US: Candidate with bad English barred

2012-02-08 13:04

Maricopa - Arizona's Supreme Court ruled on Tuesday that a city council candidate with limited English skills could be kept off the ballot in a predominately Spanish-speaking town on the Mexico border.

The court upheld a lower court ruling that barred Alejandrina Cabrera from running in the March 13 Democratic primary for city council in the town of San Luis.

A Yuma County Superior Court judge last week disqualified Cabrera, aged 35, over what he called a "large gap" between her English proficiency and that required to serve as a public official.

In a brief two-page ruling, the Arizona Supreme Court did not explain why it sided with the lower court judge, but said a written decision would follow.

"We're all burned out and disappointed. I'm really surprised. I figured they'd throw this thing out," John Minore, an attorney for Cabrera, said in an interview.

"I'll protect the constitution against anyone. But this was government action against an individual," he said.

National unity

The controversy swept San Luis, a sleepy farming town hugging the Arizona-Mexico border, into a national debate over the English language's importance to American national identity.

Proponents of enforcing English as the sole language of government argue the country needs a common tongue to promote national unity, citing a long tradition of linguistic assimilation by generations of new Americans.

Immigrant rights activists say such language-based restrictions are hostile to immigrants, potentially driving a wedge between Latino communities and the rest of American society.

San Luis, a town of roughly 25 000 people about 320km southwest of Phoenix, lies just over a steel border fence from the much larger San Luis Rio Colorado, in Mexico's northern Sonora state, with a population of roughly 200 000.

The two municipalities are considered by many residents as one and the same community and Spanish is the primary language.

Minore said it was unlikely his client would appeal.

Broader political debate

"We'd love to but we can't fund it. We're just small little rural law firms. We can't afford to go forward," Minore said. "We can't donate any more time."

Cabrera, a US citizen born in Yuma, Arizona, declined to comment immediately after the ruling.

Cabrera moved to Mexico when she was young and spent much of her childhood there. She returned to Arizona for the last three years of high school.

The debate comes as several US states, led by Arizona, have adopted laws cracking down on illegal immigrants.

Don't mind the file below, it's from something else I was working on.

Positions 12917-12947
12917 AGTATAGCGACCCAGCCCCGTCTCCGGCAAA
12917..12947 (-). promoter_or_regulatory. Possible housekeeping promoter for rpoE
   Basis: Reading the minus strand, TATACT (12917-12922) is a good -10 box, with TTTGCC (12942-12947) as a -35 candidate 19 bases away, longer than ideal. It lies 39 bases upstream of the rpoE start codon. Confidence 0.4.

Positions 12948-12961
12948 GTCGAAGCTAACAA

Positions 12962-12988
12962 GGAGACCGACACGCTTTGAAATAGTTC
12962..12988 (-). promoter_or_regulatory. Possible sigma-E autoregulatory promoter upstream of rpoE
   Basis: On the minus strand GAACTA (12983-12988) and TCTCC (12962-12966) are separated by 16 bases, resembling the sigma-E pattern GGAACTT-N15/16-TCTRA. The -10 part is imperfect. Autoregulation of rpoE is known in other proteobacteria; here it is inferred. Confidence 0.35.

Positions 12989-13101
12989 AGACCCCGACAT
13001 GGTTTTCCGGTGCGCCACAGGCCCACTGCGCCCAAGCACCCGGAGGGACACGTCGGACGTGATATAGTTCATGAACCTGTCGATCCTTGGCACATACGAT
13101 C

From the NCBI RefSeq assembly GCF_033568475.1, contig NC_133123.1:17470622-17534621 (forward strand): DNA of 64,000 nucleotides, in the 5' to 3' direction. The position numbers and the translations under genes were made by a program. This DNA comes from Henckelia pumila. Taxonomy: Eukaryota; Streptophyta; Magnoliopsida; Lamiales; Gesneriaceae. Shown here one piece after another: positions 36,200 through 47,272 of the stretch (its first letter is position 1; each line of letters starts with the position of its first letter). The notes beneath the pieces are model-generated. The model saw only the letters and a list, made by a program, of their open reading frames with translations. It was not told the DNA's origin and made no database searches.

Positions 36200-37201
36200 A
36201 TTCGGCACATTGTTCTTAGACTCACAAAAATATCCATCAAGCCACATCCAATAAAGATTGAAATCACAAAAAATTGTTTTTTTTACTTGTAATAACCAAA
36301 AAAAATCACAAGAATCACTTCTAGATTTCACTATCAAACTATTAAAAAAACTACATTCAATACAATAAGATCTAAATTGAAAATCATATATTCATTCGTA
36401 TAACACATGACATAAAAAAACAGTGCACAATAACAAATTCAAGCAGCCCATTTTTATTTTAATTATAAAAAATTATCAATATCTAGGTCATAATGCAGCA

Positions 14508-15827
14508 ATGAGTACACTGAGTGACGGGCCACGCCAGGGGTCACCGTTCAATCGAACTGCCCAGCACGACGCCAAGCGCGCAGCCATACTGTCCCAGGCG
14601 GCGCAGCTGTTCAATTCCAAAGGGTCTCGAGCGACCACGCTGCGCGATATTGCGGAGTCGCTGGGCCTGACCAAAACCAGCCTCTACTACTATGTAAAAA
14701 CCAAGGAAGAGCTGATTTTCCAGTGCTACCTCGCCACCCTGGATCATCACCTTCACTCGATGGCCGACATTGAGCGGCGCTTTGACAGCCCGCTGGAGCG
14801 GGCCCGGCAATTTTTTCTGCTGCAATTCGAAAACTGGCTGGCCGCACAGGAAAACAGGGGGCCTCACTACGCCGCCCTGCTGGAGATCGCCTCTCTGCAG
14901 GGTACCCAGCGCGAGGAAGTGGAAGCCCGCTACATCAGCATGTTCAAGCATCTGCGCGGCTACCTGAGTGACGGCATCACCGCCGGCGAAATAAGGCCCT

The San Luis city clerk ordered the ballots printed without Cabrera's name after the ruling, said spokesperson Karin Meza.

"In the narrow matter of law, obviously we were right," said Glenn Gimbut, city attorney for San Luis, which brought the suit. "But as this has steered into broader political debate, that one is above my pay grade."

  • faerrab - 2012-02-08 13:25

    America - Land of Democracy and Equality !!!!

  • Shistirrer - 2012-02-08 13:30

    If the ability to speak proper English was a prerequisite for South African politics, parliament would be three quarters empty.

      Fidel - 2012-02-08 17:23

      If the ability to speak proper Zulu was a prerequisite for British politics, the British parliament would be 100% empty.

  • Brian - 2012-02-08 13:31

    If you can't speak English in an English-speaking country ...... I agree with he decision.

  • faerrab - 2012-02-08 13:55

    SO an English speaking person must communicate in English to a predominantly Spanish community US has become a Police State. SH@#rer Most Europeans cant speak English or understand so don't moan about SA parliamentarians as they can they at minimum understand English ........ You must can like be tolerant hoor my couzin

      Shistirrer - 2012-02-08 15:47

      I would like to see a basic language test before SA politicians are allowed to give TV interviews. They should be able to pronounce at least ONE of the following words properly (I'm not asking for much): economically, category, workers, bird, purchase, important. :-)

  • Iftikhar - 2012-02-09 00:56

    Speaking English does not promote integration into British, American and Australian societies, and broaden opportunities. English speaking Muslim youths are angry, frustrated and extremist, thanks to English language. English language is not only a lingua franca but also lingua frankensteinia. Human right are also covers linguistic right. Cultural and linguistic genocide are very common. British schooling is murdering community languages like Arabic, Urdu and others. English is today the world killer language. Linguistic genocide is a crime against humanity and British schooling is guilty of committing this crime. The British Government is planning to make it easier to schools to “opt out” from the Local Authorities. Muslim children in state schools feel isolated and confused about who they are. This can cause dissatisfaction and lead them into criminality, and the lack of a true understanding of Islam can ultimately make them more susceptible to the teachings of fundamentalists like Christians during the middle ages and Jews in recent times in Palestine. Fundamentalism is nothing to do with Islam and Muslim; you are either a Muslim or a non-Muslim.

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